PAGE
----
Brown’s early career as an attorney led him to Alston & Bird, LLP in Atlanta where he became an associate and then a partner as a general trial practice attorney specializing in financial services litigation. During his eighth year of practice, the dean of Vanderbilt Law School called and encouraged Brown to consider becoming a visiting professor for the fall semester. Brown did, and that experience was enough to help him envision what he wanted his future to hold.

He made his way to the University of Georgia School of Law after spending only three years teaching at the University of Illinois College of Law.

“The terrain and surroundings were just too unfamiliar,” he said, explaining his brief tenure, “and my wife and I wanted to return to the south, closer to friends and family.”

In Georgia, Brown hit his stride as he honed his research of legal ethics and began establishing himself as an expert in the field. He challenged the “safe harbor” provision of Federal Rule of Civil Procedure 11, arguing that litigation misconduct databases should be created to monitor unethical litigation behavior. He researched and wrote about racial discrimination in jury selection and the ethical issues presented when lawyers zealously advocate in the media on behalf of their clients.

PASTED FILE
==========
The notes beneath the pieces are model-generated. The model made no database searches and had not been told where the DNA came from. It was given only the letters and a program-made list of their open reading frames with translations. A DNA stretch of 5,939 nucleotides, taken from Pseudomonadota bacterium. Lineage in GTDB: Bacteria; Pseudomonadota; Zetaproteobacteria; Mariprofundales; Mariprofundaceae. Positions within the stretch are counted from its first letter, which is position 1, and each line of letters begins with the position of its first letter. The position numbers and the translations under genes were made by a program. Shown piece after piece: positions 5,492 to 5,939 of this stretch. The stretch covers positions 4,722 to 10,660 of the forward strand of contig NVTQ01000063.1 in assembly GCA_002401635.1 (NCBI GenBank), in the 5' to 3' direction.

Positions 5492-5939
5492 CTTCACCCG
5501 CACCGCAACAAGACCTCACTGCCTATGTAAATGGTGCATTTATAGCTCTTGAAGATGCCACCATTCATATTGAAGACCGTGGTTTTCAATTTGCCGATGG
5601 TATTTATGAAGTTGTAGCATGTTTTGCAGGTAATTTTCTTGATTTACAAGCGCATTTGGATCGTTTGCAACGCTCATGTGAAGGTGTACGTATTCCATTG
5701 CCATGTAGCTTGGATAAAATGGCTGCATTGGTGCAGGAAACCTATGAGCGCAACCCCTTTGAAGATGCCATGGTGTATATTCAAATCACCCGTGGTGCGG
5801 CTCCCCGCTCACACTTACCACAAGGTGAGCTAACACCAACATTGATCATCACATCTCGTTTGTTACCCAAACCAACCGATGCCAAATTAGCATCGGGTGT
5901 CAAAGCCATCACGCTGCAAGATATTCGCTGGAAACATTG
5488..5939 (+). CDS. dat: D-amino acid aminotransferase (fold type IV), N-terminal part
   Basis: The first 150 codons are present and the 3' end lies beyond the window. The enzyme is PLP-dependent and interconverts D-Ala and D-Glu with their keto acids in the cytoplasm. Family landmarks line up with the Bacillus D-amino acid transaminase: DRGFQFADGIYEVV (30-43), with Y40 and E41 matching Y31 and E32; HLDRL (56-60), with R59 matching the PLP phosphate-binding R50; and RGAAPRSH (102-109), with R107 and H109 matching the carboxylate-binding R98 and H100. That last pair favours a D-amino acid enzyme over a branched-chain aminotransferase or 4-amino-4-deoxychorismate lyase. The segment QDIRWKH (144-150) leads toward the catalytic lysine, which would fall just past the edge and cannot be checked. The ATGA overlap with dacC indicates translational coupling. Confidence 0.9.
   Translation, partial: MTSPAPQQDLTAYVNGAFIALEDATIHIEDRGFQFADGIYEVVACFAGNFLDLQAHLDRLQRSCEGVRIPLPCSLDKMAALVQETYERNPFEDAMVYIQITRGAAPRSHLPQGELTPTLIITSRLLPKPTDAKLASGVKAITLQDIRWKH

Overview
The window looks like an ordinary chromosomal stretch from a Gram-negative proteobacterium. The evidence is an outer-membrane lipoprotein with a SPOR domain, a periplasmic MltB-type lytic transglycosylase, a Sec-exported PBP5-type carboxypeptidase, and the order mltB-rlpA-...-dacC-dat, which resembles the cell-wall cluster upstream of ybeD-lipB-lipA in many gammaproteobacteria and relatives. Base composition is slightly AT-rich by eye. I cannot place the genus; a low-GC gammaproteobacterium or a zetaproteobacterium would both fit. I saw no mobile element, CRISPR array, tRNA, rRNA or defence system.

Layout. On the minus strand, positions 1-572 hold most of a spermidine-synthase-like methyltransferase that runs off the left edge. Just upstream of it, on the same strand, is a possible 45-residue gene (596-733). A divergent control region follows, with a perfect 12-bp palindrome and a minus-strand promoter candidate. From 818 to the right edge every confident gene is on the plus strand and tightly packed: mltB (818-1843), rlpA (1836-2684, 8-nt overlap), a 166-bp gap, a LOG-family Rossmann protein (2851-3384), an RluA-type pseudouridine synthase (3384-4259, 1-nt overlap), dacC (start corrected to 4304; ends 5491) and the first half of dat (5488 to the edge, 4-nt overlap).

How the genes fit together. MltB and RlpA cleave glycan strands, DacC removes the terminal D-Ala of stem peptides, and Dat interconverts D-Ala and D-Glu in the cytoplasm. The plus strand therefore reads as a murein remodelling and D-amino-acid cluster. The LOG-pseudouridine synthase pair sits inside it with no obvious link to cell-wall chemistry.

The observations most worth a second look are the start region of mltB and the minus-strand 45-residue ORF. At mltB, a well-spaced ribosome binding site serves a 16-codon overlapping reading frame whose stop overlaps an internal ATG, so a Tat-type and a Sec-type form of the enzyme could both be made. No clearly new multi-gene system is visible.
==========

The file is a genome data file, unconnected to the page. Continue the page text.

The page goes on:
Brown also began his parallel journey chronicling Clark’s life, later describing the man as one who “advocated for the civil rights movement and courageously defended its Black leadership, even those deemed too incendiary by the mainstream.”


Brown’s pursuit of excellence in his research extended to professionalism in the classroom, said former student Dustin Marlowe, a 2006 Georgia Law graduate who is now a partner with Johnson Marlowe LLP. 

“He is absolutely the consummate professional. He was stern but never intimidating, always incredibly prepared. He was a very effective professor,” Marlowe said.

“From his demeanor and delivery alone, you just know that Professor Brown has spent hours preparing for this one 50-minute class, and you do not want to disappoint him or cause him to think that his extraordinary efforts will be wasted.”

Brown became a mentor to Marlowe and wrote a letter of recommendation to O’Kelley that helped the student land the position as a judicial clerk – the same role Brown had served in years before.

“Without a doubt Lonnie played a huge role in my success landing that position,” Marlowe said.